The New Zealand Whisky Collection The 25yo (46%, The New Zealand Whisky Company, 2014)Color: Almost full gold.

Nose: Highly aromatic and super fruity. This brings back memories, because in London I liked this so much I couldn’t help myself and try it several times. Tropical fruits abundant. Sugared pineapple, mango and passion fruit. Old bottle waxiness. This leaps out of your glass with a big smile. Hints of bourbon vanilla and elegant wood. The wood here is just lightly present in no way does it interfere with the fruit, nor giving a big backbone, although it adds a little spice. No, this is another kind of Whisky.

Taste: Fruit and cream, Whipped cream and vanilla pudding. All of the fruits above but also maracuja. So much better at this strength. Warming and obviously a bit hotter. Slight hints of sawdust, slightly bitter oak and soapy florality. This one has it all. Slight nuttiness from the wood. Towards the finish a new kind of fruit enters the fold: citrus fruit. I get the smallest hints of red oranges and grapefruit (not the bitterness especially, that is still more woody). In the finish there are also hints of banana and banana foam candy, yes both. How is that for a fruit basket. Get me this when I ever wind up in hospital. This Malt has excellent balance and just tastes fabulous.

This is a again a step up from the 21yo. Although that one was very good, when you compare that one to this 25yo, wow what a fabulous Malt this turned out to be. This Whisky needs the higher strength. Guys 46% is the way to go. Wonderful.

Points: 89

South Island 21yo (40%, The New Zealand Whisky Company)

And here is already the third review of a Whisky released by Mr. Ramsay’s New Zealand Whisky Company. After the Dunedin Doublewood and the South Island 18yo, both very good Whiskies. Time to step up the stakes with this even older 21yo. Let’s see if it is also a step up in quality and taste.

South Island 21yo (40%, The New Zealand Whisky Company)Color: Light gold.

Nose: Fresh, citrus fruits, waxy and herbal. Quite complex and instantly likeable. Tarry toasted wood in the distance. Toffee and cookie dough that is also present in the 18yo. I really like the unusual grassy toffee this has. The fruits shift from the initial citrussy freshness toward more sweet an cloying yellow fruits like (dried) apricots. After some breathing there seems to be a hint of smoke and a floral note as well. Well how is this for complexity! Given time, the nose keeps developing, it gets better and better. (Even later again: grassy bonfire and pencil shavings)…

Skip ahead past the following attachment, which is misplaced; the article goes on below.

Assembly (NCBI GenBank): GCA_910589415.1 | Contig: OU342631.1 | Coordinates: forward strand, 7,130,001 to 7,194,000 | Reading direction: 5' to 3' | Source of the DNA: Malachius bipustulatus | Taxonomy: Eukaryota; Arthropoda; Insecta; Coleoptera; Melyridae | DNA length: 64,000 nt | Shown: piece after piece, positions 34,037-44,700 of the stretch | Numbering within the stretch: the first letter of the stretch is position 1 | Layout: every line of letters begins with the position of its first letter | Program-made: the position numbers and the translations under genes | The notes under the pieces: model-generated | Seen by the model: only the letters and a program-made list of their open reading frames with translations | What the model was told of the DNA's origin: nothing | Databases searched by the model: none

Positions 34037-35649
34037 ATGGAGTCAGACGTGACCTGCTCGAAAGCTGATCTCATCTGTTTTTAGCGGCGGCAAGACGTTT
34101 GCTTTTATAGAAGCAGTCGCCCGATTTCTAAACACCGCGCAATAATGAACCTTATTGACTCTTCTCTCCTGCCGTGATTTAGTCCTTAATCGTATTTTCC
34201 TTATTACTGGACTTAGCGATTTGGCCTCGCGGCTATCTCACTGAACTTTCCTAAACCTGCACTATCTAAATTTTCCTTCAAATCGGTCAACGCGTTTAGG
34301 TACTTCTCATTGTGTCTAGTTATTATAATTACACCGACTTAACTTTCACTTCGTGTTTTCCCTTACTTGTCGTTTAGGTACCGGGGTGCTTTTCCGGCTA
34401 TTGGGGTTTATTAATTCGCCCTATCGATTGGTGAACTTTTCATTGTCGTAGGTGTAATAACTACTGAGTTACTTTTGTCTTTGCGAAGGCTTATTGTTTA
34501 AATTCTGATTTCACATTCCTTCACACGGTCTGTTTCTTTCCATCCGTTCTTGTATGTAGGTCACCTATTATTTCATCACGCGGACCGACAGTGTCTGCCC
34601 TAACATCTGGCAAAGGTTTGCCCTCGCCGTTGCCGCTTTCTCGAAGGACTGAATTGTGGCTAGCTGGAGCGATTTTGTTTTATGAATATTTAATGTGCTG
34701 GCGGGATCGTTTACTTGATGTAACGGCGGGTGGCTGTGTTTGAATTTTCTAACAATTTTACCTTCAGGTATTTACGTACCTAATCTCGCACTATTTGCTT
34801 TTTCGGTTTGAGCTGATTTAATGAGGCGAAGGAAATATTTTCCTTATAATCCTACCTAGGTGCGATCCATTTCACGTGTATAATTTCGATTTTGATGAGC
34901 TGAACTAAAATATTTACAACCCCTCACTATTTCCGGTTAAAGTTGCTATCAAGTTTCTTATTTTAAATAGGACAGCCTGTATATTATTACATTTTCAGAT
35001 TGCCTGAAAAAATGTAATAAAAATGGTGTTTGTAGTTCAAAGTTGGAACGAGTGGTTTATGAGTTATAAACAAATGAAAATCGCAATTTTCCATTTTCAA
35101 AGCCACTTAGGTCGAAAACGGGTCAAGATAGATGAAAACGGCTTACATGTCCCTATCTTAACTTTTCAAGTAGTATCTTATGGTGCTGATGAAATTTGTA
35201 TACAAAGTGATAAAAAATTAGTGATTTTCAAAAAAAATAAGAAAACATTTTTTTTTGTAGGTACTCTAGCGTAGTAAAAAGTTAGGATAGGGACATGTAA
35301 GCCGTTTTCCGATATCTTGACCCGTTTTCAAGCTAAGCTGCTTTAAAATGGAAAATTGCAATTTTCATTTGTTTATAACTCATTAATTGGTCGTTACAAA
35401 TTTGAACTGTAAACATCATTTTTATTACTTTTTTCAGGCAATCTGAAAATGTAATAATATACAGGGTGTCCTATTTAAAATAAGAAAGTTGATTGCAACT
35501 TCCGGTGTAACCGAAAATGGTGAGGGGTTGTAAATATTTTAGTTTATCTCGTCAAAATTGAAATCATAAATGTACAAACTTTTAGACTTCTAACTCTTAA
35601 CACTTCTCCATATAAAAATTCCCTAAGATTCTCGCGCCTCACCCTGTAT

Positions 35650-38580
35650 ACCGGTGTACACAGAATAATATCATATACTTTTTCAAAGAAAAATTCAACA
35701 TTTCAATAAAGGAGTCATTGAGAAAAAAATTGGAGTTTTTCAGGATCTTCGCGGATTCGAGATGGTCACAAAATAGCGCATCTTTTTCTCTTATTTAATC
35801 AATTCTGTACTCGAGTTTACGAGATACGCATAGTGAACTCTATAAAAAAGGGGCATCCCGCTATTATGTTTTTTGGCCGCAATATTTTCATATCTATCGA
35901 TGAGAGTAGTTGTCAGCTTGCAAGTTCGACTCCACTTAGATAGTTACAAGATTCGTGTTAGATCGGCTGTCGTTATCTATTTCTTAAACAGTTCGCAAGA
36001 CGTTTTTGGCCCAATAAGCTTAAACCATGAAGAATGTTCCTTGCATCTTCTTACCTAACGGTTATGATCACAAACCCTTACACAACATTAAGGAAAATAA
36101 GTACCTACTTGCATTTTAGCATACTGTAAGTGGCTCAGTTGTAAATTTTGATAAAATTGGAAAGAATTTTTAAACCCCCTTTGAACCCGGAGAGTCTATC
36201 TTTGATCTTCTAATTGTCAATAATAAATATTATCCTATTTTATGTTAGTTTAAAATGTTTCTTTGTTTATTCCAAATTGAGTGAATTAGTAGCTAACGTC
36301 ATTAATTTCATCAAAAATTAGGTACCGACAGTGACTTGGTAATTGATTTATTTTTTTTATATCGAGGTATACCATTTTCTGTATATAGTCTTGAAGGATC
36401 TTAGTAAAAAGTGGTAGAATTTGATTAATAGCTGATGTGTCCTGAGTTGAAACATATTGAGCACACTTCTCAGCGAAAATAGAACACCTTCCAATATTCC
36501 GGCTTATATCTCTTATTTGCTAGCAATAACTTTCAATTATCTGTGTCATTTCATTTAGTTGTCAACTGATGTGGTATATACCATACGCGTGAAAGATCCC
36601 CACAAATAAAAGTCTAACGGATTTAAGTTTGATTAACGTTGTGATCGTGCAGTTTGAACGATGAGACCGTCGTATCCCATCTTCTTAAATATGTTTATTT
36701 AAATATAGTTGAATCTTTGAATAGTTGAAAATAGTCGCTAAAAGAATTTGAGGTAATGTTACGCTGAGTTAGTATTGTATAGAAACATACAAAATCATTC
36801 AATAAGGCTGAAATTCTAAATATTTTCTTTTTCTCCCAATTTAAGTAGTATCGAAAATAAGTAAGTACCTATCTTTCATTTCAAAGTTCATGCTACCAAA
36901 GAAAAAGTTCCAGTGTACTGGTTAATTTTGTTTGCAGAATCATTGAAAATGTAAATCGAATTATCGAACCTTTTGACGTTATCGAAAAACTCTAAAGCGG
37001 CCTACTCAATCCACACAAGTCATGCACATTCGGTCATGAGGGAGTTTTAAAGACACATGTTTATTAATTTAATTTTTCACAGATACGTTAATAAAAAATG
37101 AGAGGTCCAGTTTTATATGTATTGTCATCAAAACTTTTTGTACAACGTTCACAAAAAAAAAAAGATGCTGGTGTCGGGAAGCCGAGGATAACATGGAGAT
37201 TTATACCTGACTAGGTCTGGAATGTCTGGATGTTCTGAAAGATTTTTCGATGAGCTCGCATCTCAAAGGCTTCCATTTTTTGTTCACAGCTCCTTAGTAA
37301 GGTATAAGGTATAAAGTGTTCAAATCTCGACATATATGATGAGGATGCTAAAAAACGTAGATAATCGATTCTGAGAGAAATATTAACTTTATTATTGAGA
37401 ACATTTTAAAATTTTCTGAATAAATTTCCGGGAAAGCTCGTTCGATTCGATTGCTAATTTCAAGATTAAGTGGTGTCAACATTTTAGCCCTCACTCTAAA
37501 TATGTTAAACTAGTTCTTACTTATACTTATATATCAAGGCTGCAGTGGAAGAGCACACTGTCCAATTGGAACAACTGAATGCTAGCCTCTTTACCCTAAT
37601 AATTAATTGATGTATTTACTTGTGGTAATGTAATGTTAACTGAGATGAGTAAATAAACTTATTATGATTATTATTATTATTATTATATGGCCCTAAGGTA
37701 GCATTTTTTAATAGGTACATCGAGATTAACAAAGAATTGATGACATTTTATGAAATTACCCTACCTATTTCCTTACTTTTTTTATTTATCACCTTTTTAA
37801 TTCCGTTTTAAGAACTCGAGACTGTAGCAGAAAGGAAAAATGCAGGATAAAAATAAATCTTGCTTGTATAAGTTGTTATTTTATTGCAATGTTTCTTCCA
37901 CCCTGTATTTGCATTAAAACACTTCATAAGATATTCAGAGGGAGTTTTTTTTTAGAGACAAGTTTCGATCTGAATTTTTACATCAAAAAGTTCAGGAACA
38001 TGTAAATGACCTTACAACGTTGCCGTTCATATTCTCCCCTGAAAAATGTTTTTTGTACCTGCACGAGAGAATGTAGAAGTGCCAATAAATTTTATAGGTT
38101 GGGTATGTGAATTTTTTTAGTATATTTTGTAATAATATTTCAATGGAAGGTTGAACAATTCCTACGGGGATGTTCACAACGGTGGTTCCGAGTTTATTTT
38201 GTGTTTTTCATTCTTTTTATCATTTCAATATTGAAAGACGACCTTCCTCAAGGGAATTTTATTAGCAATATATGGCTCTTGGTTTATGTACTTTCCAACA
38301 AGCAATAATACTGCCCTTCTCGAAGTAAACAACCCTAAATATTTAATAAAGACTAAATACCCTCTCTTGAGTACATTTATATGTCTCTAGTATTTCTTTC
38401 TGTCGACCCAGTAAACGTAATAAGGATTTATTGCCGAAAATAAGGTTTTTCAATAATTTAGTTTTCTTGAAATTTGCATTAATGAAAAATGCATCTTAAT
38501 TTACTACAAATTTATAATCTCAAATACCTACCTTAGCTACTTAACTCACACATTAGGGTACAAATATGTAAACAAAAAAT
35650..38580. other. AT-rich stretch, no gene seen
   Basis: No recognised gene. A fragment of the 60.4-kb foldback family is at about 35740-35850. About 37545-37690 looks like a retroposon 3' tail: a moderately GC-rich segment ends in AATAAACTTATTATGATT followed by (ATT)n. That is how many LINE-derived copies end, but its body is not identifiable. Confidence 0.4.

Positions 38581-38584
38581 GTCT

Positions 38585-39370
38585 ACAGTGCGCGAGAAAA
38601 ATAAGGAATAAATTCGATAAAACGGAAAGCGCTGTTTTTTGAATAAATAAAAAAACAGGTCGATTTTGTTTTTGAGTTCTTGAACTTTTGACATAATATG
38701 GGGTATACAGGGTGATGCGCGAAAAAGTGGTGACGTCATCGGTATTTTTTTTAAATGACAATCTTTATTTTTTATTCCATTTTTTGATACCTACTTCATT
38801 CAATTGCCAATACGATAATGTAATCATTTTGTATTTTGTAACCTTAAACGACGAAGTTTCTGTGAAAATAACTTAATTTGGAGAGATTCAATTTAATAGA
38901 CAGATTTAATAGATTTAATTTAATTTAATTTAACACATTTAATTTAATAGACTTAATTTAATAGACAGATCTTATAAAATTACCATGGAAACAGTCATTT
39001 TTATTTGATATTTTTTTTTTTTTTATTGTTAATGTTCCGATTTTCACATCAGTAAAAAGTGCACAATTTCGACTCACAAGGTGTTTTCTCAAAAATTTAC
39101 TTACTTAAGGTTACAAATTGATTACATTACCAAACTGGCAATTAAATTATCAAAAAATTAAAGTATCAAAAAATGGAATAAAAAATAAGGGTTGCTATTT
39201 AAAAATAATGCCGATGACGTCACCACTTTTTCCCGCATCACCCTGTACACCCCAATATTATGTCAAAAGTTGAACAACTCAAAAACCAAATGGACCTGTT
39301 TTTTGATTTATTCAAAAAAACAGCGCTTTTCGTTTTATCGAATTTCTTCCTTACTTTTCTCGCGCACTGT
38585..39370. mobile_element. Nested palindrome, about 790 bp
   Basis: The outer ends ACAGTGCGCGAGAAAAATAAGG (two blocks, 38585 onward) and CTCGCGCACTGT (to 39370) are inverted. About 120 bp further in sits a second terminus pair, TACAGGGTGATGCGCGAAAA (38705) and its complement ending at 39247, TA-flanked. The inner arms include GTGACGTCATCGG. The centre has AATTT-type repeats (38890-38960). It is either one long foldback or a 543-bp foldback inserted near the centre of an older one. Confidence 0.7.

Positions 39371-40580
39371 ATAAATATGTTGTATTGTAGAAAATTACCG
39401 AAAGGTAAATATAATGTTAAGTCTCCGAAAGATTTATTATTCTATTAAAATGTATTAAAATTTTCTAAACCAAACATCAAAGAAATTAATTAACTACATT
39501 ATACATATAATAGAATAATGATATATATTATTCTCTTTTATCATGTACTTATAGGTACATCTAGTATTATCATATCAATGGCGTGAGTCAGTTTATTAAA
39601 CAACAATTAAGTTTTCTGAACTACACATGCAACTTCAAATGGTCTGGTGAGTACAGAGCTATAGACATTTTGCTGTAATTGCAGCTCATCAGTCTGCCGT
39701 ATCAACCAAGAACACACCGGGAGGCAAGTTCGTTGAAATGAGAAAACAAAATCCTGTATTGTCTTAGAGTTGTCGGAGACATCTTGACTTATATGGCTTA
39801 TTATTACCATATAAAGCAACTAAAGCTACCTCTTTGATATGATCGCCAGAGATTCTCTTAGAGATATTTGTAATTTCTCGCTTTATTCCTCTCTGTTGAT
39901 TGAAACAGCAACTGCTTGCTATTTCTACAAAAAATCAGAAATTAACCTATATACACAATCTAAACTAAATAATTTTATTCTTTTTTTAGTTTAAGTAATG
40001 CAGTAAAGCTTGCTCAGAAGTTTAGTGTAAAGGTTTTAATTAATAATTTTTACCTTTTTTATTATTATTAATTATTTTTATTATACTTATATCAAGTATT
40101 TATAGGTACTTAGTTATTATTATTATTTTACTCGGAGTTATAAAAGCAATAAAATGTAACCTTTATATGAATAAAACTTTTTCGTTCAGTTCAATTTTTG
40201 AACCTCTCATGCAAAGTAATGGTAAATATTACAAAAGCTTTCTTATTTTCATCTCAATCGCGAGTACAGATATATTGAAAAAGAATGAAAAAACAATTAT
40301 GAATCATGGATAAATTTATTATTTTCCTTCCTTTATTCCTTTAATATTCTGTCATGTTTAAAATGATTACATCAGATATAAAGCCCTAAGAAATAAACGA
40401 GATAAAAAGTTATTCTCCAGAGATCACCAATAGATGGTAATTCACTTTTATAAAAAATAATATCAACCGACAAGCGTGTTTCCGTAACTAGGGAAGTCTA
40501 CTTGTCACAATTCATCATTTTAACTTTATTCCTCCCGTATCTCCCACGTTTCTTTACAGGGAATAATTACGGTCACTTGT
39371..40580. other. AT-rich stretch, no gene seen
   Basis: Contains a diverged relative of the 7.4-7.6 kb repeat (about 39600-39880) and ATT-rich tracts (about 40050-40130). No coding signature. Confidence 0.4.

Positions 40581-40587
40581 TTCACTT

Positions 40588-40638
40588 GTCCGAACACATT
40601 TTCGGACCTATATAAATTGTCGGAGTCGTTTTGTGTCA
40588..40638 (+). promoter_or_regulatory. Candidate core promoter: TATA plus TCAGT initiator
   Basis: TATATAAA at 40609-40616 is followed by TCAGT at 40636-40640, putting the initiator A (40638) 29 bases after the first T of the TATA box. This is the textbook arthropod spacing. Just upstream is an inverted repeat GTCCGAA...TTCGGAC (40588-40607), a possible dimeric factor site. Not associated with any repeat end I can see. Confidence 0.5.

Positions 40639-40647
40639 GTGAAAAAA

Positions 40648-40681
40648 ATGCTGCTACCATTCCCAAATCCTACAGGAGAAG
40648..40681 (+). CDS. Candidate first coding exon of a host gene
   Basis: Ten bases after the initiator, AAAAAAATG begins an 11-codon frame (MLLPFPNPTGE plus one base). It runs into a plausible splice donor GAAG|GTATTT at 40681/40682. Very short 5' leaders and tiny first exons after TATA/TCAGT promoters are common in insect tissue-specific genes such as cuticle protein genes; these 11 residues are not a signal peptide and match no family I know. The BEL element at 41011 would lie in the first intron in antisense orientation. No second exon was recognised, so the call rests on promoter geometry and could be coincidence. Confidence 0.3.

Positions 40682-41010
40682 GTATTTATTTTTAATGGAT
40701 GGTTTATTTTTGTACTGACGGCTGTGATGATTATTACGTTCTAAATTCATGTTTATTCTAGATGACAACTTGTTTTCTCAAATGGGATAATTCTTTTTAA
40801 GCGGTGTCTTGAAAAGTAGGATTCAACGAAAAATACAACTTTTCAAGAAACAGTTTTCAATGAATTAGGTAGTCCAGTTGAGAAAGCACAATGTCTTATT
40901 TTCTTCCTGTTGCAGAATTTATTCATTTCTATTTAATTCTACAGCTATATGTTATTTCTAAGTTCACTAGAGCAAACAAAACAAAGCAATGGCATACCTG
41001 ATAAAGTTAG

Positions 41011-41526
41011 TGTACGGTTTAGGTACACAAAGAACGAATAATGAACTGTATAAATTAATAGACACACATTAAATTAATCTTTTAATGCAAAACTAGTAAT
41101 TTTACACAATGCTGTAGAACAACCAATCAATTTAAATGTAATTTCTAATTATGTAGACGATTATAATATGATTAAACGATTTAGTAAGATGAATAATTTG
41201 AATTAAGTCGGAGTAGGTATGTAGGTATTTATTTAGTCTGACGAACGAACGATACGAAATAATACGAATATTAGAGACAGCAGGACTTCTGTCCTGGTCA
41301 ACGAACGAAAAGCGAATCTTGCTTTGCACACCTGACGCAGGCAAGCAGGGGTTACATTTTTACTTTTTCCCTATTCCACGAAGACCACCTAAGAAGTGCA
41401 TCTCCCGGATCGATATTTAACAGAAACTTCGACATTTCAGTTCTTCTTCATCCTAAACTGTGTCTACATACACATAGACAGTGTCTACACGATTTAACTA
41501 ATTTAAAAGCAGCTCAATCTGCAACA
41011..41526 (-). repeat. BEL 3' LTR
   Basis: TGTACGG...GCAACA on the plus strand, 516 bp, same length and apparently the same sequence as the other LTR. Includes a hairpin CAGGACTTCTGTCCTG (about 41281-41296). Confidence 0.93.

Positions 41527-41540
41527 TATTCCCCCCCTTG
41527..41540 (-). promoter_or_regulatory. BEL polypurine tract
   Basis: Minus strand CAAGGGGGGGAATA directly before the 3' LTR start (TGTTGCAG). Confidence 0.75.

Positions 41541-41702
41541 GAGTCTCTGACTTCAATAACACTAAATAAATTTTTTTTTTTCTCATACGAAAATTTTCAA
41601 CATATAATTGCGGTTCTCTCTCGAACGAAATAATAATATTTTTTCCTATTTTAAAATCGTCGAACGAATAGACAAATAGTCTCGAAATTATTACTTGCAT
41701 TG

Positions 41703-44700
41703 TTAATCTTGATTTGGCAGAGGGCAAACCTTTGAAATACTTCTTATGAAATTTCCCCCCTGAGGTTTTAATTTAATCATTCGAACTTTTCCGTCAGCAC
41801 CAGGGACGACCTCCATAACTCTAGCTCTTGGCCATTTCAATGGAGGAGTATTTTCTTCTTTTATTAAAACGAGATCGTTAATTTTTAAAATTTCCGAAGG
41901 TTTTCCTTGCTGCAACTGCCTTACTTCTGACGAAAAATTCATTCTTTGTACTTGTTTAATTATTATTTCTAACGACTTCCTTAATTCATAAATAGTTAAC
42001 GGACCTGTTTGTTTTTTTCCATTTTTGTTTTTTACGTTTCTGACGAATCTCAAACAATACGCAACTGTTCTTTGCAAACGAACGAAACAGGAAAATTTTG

Taste: Wood and cardboard upfront (huh?), but that is quickly surpassed, yet again, with yellow fruits, but not as citrussy as the nose suggested. Small hint of bitterness from the wood to give the fruitiness more character, as does the little bit of sweetness this has. Just one sip and the Whisky already shows great balance. It all fits nicely together. As with the 18yo, this could benefit from a little bit more alcohol. Nice waxiness again.

What a wonderful nose, you kan sit comfortably somewhere and keep smelling this over and over. At 21 years of age this has remarkably little wood, and the wood that’s there makes for great balance. Lovely stuff and a good step up from the 18yo.

Points: 86

Thanks Mr. C!

South Island 18yo (40%, The New Zealand Whisky Company)

Earlier I reviewed the DoubleWood blend of the New Zealand Whisky Company (NZWC). Please have a look at that review for some more history of the NZWC. Here we’ll move on to the first single malt of the NZWC on these pages. They call it the South Island 18yo, because it’s made in the Willowbank distillery in Dunedin on the South Island and its age is no less than 18yo. The Whisky was originally intended to be Lammerlaw single malt. But a new owner stepped in and there is no Lammerlaw in the collection anymore, but what is?